Creating a sustainable housing system in India using green bonds

By Priya Chetty on September 26, 2016

India’s real estate sector has depicted a remarkable growth trajectory over the past two decades. This is due to the growing demand for housing and increased disposable income. Investment has also grown proportionately during this period from domestic and foreign investors in order to capitalize on this opportunity. Increased investment has led to increased construction activities in India. DMG Events (2015) reports that the construction industry has shown a CAGR (Compund Annual Growth Rate) of 24.1% from 2011 to 2015. Similarly its share in India’s GDP rising from USD 11.95 billion in 2013 to USD 34.35 billion in 2016. However the growth in real estate sector has increased many problems related to sustainability. 

Impact of real estate sector on sustainability

Contribution of construction industry in India’s GDP
Contribution of construction industry in India’s GDP (2013-2016. Source: Central Statistical Organisation).

The growth of the real estate sector not only shows the extent of infrastructure development in India but also raising a great concern on the rate of development and its causes on the environment. With each additional building being put up by a developer today the atmosphere takes a small dent. When combined with other unsustainable economic activities it digs a grave. Some of the biggest problems exhibited by the real estate industry includes:

  • leading to an unsustainable ecosystem (soil and air contamination),
  • hazardous waste disposal,
  • dust and noise pollution.

These factors have become one of the biggest harbingers of India’s pollution menace (Dash, 2016). Such a dangerous trend will lead to irreparable ecological damage if it is not kept under check by the regulators.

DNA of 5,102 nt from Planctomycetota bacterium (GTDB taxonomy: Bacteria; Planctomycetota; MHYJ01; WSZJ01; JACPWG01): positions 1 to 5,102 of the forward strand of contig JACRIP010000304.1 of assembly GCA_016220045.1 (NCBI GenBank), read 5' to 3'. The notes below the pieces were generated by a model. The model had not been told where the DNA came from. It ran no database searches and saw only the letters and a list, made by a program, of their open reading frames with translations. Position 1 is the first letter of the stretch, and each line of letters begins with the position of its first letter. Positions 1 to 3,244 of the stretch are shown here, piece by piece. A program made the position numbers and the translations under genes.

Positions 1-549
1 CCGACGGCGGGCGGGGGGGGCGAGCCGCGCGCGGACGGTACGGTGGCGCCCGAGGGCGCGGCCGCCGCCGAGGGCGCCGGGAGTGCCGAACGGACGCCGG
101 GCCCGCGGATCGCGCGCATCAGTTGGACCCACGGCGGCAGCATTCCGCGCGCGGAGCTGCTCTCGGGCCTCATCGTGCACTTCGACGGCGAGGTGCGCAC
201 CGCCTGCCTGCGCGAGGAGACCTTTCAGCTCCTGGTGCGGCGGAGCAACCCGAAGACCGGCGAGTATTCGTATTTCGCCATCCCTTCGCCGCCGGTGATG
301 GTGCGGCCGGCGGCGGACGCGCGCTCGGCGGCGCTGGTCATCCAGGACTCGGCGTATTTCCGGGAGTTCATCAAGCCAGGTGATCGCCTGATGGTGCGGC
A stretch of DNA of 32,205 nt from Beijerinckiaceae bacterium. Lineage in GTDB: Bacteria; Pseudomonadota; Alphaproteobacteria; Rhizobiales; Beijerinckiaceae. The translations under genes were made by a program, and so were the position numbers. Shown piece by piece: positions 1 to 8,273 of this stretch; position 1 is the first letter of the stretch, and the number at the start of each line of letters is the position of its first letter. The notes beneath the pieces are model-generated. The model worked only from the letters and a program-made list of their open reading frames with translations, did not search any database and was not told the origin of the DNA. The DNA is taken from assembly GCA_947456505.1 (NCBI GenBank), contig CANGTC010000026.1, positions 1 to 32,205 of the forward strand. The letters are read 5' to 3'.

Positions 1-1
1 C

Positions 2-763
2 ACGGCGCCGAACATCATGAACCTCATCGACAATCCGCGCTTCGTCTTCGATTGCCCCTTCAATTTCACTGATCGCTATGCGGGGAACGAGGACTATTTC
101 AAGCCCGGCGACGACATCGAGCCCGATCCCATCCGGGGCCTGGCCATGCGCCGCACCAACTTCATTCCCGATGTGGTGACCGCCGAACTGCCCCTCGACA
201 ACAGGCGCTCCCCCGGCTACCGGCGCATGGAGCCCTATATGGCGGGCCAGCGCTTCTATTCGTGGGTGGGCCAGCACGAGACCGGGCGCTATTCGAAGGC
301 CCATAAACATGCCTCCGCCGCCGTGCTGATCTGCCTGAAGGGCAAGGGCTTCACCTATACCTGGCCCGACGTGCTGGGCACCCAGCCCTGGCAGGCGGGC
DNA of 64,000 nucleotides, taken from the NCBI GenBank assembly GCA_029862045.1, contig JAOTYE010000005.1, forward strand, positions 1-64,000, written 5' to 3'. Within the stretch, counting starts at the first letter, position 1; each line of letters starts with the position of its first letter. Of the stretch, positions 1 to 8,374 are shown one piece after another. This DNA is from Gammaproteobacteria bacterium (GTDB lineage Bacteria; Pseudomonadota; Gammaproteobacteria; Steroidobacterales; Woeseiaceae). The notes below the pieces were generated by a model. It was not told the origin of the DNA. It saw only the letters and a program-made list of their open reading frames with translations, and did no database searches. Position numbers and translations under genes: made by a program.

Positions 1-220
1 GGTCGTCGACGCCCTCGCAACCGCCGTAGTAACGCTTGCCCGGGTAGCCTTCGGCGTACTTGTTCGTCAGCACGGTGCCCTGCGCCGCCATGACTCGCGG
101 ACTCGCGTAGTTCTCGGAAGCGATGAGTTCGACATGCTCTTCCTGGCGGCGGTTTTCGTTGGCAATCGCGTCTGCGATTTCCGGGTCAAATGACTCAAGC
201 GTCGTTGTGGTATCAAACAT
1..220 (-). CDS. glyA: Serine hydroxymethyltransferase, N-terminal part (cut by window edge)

A plethora of measures have been put in place by the apex agencies to this effect. Measures such as planting trees in the construction area, waste disposal and shielding the atmosphere by covering the construction site with tarpaulin has been introduced (Adak 2015). However, acknowledging the fact that the industry needs to be proactive rather than reactive. Some business entities in the country have been actively promoting green bonds as a financial instrument for funding eco-friendly or “green” projects.

Introduction of green bonds in India

There is no universally accepted definition of a green bond. It typically refers to a bond issued for funding a “green” project aimed at reducing carbon emissions and creating a more sustainable environment through renewable energy (CCEW, 2016). It is a relatively new concept but is steadily gaining momentum in India owing to not just environmental but also financial benefits attached to it. The investors of green bonds are shielded from negative returns as repayment is mandated to the issuer rather than success/failure of the project.

In India till date, only a handful of establishments have issued green bonds. Yes Bank was the first and a number of other banks have followed suit such as Axis Bank, Punjab National Bank (PNB) Housing Finance (The Economic Times 2016). Considering that India has pledged to generate 100 Gigawatt of solar energy and 60 Gigawatt (GW) of wind energy by 2022 (IBEF, 2016). The time is ripe for pushing for better tax subsidies and incentives for attracting investment towards green projects and discourage the usage of conventional non-renewable sources of energy. The industry could do with a more refined framework for regulation of green bonds in order to facilitate a popularity surge of the concept.

Importance of green bonds in the real estate sector

Green bonds was primarily offered by the World Bank and many national governments and municipalities. Private banking institutions too have started on this trajectory to fund “green” buildings. Funds raised through this route are used for following purpose:

  • to renovate old buildings to make them more sustainable,
  • construct new eco-friendly buildings,
  • development of renewable energy on-site through installation of solar panels,
  • water harvestation technology,
  • sustainable waste management system,
  • installation of technology that reduces dust and air pollution during construction.